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pay. don't break it out separately. the trouble is, the airline industry is regulated by the department of transportation. there is no regulatory agency, per se, that oversees the hotel industry. even if there was, you know how many hotels there are in america. thousands and thousands. perhaps hundreds of thousands of hotels. how could anybody police that? i think through individual actions, perhaps the state's attorneys general making examples of the egregious hotels charging these fees, that might be more effective to get hotels back in line and be honest with the consumer. >> i think that's what everybody wants, be honest with the consumer. >> any favorite destinations this fall? what are the trends these days? >> i think people want to get out to places -- they want to go beyond the -- london, paris, the great places. but people are looking for that next new out waft destination. asia is the thing. everybody wants to go to asia and go to some of the far off the beaten path destinations. that's where i want to go.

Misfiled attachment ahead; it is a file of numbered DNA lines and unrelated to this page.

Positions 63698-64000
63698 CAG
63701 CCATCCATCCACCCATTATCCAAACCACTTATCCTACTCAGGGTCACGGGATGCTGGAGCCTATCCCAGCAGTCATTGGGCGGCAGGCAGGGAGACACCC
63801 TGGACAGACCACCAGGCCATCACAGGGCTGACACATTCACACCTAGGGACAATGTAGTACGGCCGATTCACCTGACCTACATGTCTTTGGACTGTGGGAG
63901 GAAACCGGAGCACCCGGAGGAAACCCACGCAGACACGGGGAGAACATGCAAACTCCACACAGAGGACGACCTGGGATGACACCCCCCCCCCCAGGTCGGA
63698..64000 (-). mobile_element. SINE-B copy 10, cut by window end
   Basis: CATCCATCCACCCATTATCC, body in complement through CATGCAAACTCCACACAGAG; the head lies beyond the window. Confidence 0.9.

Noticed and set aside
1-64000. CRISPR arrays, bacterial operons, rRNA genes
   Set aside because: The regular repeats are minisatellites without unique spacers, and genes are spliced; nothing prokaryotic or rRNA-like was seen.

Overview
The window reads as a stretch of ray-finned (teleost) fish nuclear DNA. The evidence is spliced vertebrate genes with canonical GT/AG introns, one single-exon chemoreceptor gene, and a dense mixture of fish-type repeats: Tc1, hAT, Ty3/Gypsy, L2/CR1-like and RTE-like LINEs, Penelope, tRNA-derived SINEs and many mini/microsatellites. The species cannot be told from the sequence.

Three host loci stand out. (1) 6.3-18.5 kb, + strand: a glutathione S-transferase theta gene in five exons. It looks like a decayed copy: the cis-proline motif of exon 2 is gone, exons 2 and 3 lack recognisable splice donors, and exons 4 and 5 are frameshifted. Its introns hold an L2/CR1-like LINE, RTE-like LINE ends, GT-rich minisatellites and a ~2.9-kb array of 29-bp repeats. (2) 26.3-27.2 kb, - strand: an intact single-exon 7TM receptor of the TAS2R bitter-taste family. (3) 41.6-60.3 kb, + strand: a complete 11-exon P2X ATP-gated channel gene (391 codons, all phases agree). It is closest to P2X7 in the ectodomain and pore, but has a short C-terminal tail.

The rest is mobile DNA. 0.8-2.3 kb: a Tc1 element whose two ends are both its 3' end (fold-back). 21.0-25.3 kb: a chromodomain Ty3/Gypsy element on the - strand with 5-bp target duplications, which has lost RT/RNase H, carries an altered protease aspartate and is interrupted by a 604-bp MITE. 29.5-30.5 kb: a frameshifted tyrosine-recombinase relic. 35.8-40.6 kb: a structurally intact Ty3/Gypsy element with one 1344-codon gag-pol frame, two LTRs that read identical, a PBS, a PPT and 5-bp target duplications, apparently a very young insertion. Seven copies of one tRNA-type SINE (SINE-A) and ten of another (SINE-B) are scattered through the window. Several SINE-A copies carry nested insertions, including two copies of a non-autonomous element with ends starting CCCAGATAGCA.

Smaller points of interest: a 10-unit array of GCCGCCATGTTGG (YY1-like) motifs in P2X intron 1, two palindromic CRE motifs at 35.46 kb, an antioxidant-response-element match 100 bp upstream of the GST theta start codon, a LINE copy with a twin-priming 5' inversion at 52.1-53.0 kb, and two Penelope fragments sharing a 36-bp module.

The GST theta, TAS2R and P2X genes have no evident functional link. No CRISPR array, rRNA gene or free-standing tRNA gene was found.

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>> good stuff. thanks mark. >> editor of travel and leisure. hot sauce is one of the hottest selling items at the supermarket. there are more flavors than ever. and a lot more heat. we're taking a taste test coming up. you're watching "cbs this morning." ,,,,,,,,,,,,,,
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check this out. little summer fun in quebec. group of young people used, wow,